Bernie Sanders at his campaign kickoff in Burlington, VT
I didn't get involved in the campaign to nominate Eugene McCarthy as the 1968 Democratic presidential candidate, because I refused to "Get Clean for Gene."
McCarthy was the antiwar candidate, running to unseat Lyndon Johnson. Richard Nixon, the Republican, was talking about nuking Vietnam. But Johnson was hardly better. He'd been escalating the war with a vengeance and without apology, and there was no end in sight. We needed an alternative. McCarthy was the Bernie Sanders of the 1960s.
McCarthy was not just antiwar. His goal — and that of the rump caucus Americans for Democratic Action, which endorsed him — was to move the Democrats to the left. Getting clean for Gene was part of this strategy. We longhaired, unwashed hippie radicals were supposed to cut our hair and put on suits or skirts. By disguising ourselves as ordinary upstanding American citizens, the thinking went, we would win ordinary upstanding American citizens over to a progressive Democratic Party.
I didn't want to be an upstanding citizen. I wasn't even sure I wanted to be an American. But I was emphatically uninterested in getting clean, for Gene or anybody else. I was a revolutionary, not a Democrat.
What is Sen. Bernie Sanders? He has officially joined the Democratic Party. During the campaign, he has called himself an independent some of the time and a Democrat other times. Now he knows he'd better wear the team colors if he wants anyone to listen to him at the Democratic National Convention. Yet he'll always be an ambivalent Democrat. Fine, it's hard for a thinking person not to be.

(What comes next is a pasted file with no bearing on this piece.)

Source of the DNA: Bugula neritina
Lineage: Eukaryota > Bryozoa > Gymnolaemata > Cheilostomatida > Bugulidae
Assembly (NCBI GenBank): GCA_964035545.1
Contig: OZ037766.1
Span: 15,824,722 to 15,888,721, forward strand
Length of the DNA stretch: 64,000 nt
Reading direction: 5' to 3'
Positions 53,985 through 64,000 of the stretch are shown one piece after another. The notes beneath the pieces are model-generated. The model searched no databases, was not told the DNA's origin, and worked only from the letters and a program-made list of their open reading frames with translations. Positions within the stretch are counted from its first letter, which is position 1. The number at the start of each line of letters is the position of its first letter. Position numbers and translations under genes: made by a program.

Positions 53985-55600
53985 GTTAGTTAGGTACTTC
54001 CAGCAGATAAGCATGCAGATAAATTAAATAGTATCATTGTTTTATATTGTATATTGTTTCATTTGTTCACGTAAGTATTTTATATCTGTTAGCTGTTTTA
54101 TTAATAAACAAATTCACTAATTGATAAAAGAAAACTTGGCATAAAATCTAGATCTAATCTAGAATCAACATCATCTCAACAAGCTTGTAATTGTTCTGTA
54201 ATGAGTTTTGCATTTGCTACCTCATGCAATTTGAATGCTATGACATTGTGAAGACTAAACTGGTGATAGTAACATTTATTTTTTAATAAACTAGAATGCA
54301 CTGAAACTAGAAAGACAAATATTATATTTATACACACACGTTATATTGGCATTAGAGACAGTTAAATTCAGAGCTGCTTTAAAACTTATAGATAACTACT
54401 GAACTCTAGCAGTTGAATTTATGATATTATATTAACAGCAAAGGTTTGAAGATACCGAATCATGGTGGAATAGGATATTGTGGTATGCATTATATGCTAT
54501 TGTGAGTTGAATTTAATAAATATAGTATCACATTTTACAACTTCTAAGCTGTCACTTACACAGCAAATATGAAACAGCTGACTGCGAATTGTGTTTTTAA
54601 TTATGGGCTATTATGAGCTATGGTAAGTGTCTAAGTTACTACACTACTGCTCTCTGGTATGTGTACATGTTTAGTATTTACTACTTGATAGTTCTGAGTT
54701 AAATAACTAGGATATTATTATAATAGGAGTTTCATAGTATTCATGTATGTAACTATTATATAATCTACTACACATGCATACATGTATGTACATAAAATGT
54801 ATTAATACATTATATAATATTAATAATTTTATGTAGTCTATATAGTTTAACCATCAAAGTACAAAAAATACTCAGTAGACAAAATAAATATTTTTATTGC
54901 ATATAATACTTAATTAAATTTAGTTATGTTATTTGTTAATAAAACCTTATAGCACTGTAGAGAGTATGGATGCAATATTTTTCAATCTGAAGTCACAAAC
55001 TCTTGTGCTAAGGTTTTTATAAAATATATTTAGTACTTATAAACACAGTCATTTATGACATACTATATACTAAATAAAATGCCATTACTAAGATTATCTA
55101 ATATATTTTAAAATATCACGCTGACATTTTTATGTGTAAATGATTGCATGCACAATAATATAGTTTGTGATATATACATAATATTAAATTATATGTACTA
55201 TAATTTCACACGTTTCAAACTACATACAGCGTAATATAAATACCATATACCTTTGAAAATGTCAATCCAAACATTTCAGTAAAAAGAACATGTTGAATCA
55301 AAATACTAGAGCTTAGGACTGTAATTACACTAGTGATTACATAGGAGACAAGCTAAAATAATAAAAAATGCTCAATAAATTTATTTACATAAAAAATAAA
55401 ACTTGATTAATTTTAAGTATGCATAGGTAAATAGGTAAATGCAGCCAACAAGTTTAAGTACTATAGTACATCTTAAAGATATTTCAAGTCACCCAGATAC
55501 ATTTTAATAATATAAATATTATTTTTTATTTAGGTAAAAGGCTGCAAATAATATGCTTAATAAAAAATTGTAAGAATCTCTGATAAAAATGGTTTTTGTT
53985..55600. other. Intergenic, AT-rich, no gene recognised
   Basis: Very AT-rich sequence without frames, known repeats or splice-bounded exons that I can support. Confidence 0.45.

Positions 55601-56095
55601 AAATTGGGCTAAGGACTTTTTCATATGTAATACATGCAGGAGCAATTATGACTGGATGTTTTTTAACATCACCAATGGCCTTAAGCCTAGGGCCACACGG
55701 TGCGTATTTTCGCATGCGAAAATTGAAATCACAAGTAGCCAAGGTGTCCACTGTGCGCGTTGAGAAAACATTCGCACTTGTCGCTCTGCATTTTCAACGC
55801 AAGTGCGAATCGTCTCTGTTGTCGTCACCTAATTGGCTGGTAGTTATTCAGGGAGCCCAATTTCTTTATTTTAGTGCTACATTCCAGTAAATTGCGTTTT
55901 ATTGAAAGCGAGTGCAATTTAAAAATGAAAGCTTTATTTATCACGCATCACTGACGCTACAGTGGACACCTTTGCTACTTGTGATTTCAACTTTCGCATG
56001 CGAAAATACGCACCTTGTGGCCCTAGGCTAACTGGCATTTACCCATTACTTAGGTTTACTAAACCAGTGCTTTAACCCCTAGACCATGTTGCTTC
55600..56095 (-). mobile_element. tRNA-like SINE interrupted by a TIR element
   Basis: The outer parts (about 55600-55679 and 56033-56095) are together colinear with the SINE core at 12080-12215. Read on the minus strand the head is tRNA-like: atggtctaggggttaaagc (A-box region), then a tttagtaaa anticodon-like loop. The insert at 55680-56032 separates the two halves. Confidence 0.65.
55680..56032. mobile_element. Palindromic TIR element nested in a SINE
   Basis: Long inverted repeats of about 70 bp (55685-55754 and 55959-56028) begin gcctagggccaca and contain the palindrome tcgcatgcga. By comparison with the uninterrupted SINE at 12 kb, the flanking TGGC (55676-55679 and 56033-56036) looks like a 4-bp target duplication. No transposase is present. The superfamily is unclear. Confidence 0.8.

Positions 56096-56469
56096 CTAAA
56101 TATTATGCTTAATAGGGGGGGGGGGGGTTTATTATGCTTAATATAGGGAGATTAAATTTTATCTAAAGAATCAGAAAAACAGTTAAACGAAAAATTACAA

But is Bernie a revolutionary? Can a person sit in Congress for a quarter century, even as a socialist, and still be a revolutionary?
Bernie tells his supporters that you can’t make a revolution by electing a president. But plenty of them seem to believe you can—or rather, Bernie can. They think their man is leading a movement, rather than joining one that already exists. They think you can make a revolution by electing a president.
You do not get radical change by electing a president — any president, even one who starts out calling himself a revolutionary. In fact, if you look around the world at political parties with the word revolution in their names, they're likely to be the establishment party. In Mexico, the Institutional Revolutionary Party controlled the government, with rampant corruption, for seven decades. It lost power for a few minutes, then came back. The PRI, as it's called, is so much institution and so little revolution that the Mexican equivalent of the phrase "You can't beat city hall" is "Go beat the PRI."
Bernie's campaign has shown that America's political map is more complex than the one the media draw. He exposed a river of liberalism — even radicalism — wider than many knew. A recent YouGov poll supports this hunch: Among respondents under 30, 43 percent had a favorable view of socialism. Only 30 percent said the same of capitalism. Sanders has given voice to these feelings, but he didn't create them. Elected officials may provide leadership, which is important. But they get elected — and they get the stuff to provide leadership on — from social and political movements.